Catalino was finally moved to midfield in May, and it helped this issue a bit. But the Terps were never a terribly fun team to watch, especially after Farrell’s loss zapped them of whatever danger they posed in transition.

“I felt like during the period at the beginning of the year, we weren’t as quick as we would have liked at both ends,” Cottle said. “We had to move Brett Schmidt down down low, and that helped us there. Moving Grant to midfield because of his skills, that got Joe Cummings in and made us more athletic for groundballs, riding and all that kind of stuff. no question we were very methodical at both ends. We were plodders. I think some of the changed we made helped pick up the pace for us.”

Farrell’s return will help here, as will having Yeatman in the program for a full season to ensure Maryland knows precisely what it has. But if Syracuse and the other three ACC schools all have something Maryland doesn’t, it’s either a boatload of athleticism or the willingness to unleash it.

If it’s the former, Maryland would be wise to accrue some and quickly. If it’s the latter, reversing course might be the way for the Terps to take an extra step next season.

Far-too-premature prognosis: If nothing else, Maryland would be well served to have all of its pieces in place when the fall arrives.

Obviously, Phipps (with his June 16 surgery) will miss the fall. But with star freshman Niko Amato on the way and Phipps expected to be back in time for the start of the season (his last ACL rehab took about seven months), this might not be a huge issue.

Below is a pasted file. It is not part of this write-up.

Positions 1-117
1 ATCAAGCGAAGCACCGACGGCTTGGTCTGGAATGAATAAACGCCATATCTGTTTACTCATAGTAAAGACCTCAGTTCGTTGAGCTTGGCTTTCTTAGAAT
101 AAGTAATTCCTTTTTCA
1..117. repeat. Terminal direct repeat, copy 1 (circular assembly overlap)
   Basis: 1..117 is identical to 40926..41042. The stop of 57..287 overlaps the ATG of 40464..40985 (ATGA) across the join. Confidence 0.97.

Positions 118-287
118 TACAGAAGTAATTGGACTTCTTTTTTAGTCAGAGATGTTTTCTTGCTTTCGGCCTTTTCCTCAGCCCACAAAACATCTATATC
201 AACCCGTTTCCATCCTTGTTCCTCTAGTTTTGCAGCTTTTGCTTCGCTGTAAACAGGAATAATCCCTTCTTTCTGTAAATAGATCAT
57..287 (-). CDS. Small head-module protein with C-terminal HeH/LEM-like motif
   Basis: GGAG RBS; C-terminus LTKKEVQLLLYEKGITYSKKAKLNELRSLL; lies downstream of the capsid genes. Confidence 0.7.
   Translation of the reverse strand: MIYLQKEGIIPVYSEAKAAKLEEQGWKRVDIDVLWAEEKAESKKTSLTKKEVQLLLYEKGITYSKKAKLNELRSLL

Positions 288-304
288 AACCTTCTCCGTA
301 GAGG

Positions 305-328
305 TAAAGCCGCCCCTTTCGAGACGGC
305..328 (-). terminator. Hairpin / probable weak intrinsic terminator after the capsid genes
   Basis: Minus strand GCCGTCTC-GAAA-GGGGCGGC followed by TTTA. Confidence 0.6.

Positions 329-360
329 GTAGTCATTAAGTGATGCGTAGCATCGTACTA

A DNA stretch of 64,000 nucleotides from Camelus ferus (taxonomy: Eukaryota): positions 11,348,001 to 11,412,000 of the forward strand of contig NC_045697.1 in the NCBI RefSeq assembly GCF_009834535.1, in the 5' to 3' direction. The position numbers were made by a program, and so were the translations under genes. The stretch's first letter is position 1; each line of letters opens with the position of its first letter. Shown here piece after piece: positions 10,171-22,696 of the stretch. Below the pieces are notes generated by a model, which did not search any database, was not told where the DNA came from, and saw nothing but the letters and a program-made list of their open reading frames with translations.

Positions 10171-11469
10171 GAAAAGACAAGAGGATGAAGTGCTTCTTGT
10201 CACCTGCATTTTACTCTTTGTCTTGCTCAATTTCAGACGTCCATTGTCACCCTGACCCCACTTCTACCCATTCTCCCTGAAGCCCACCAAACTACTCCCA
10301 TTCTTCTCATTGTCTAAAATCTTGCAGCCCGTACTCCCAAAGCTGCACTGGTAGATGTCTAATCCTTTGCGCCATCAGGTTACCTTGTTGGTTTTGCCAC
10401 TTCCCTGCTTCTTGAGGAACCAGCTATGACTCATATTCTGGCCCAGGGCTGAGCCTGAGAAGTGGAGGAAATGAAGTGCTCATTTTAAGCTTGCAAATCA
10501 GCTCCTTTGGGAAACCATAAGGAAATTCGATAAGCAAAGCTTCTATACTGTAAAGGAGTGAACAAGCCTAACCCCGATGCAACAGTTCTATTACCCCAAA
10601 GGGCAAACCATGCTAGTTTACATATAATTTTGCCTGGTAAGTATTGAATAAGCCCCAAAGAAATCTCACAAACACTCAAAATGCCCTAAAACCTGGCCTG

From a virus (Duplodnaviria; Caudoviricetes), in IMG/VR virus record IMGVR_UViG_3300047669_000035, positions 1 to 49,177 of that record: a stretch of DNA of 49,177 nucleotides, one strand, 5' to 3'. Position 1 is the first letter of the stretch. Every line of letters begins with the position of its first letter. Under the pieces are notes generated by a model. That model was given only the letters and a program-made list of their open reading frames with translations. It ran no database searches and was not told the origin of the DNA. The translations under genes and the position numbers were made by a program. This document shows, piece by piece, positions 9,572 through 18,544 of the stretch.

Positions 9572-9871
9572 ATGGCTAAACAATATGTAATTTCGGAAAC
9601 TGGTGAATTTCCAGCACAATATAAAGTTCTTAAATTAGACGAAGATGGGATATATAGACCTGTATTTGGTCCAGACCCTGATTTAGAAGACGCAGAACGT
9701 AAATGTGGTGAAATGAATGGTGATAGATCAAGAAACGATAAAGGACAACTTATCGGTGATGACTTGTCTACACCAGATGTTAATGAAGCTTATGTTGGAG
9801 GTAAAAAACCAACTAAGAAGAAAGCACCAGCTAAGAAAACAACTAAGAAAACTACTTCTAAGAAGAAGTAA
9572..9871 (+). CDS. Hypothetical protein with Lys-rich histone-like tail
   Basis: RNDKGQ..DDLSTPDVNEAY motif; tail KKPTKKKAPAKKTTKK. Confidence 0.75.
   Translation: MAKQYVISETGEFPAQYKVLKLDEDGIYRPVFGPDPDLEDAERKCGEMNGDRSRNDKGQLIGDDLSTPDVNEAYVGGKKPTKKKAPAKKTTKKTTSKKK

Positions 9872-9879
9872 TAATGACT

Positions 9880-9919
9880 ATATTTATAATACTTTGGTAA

That wealth of talent is back on attack, and between redshirted guys, holdover secondary options (Adam Sear and Warren Hansen, among them) and plenty of experience back on defense, this has the look of a team that could crack the top-five.

The trouble is, nothing happens in a vacuum. Syracuse and Virginia are almost always going to be good. Duke is stacked with another set of fifth-year seniors. North Carolina continues to improve. Cornell and Princeton aren’t going anywhere. Even in a down year, Johns Hopkins is still good.

It’s along the backdrop that it’s fair to wonder how high Maryland’s upside is through no fault of its own.

Maryland lost seven games this season, and on paper you can ID three (Georgetown, Navy, UMBC) the Terps probably shouldn’t drop. But they’ve lost to one of those teams every year since 2004 after going 20-2 against that group between 1993 and 2003.

The spring of 2009 was supposed to be the springboard season, and as a result of falling short of the final four, expectations will be diminished. But Maryland shouldn’t be counted out. If healthy, if whole and if there’s a greater display of athleticism, the Terps might just make it to Memorial Day weekend in 2010.

Previous 2009 rewinds:Georgetown, Navy, Virginia

Patrick Stevens